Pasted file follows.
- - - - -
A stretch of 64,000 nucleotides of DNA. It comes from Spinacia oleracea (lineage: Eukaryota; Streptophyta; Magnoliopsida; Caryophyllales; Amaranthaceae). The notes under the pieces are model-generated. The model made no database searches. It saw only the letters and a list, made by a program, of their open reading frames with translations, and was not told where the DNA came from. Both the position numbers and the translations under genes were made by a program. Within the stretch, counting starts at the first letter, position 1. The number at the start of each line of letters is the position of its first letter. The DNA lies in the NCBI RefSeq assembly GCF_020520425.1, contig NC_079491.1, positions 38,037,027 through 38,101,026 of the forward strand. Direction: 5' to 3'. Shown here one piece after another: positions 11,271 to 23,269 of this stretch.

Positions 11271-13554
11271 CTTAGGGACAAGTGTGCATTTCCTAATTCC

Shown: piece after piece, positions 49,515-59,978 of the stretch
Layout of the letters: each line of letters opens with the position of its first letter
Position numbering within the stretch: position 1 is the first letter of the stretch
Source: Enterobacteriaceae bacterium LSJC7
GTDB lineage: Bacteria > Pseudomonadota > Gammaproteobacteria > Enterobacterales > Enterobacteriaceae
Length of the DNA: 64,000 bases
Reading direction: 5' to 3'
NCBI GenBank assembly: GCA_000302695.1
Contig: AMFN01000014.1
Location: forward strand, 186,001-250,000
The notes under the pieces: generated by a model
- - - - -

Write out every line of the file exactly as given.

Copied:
A stretch of 64,000 nucleotides of DNA. It comes from Spinacia oleracea (lineage: Eukaryota; Streptophyta; Magnoliopsida; Caryophyllales; Amaranthaceae). The notes under the pieces are model-generated. The model made no database searches. It saw only the letters and a list, made by a program, of their open reading frames with translations, and was not told where the DNA came from. Both the position numbers and the translations under genes were made by a program. Within the stretch, counting starts at the first letter, position 1. The number at the start of each line of letters is the position of its first letter. The DNA lies in the NCBI RefSeq assembly GCF_020520425.1, contig NC_079491.1, positions 38,037,027 through 38,101,026 of the forward strand. Direction: 5' to 3'. Shown here one piece after another: positions 11,271 to 23,269 of this stretch.

Positions 11271-13554
11271 CTTAGGGACAAGTGTGCATTTCCTAATTCC

Shown: piece after piece, positions 49,515-59,978 of the stretch
Layout of the letters: each line of letters opens with the position of its first letter
Position numbering within the stretch: position 1 is the first letter of the stretch
Source: Enterobacteriaceae bacterium LSJC7
GTDB lineage: Bacteria > Pseudomonadota > Gammaproteobacteria > Enterobacterales > Enterobacteriaceae
Length of the DNA: 64,000 bases
Reading direction: 5' to 3'
NCBI GenBank assembly: GCA_000302695.1
Contig: AMFN01000014.1
Location: forward strand, 186,001-250,000
The notes under the pieces: generated by a model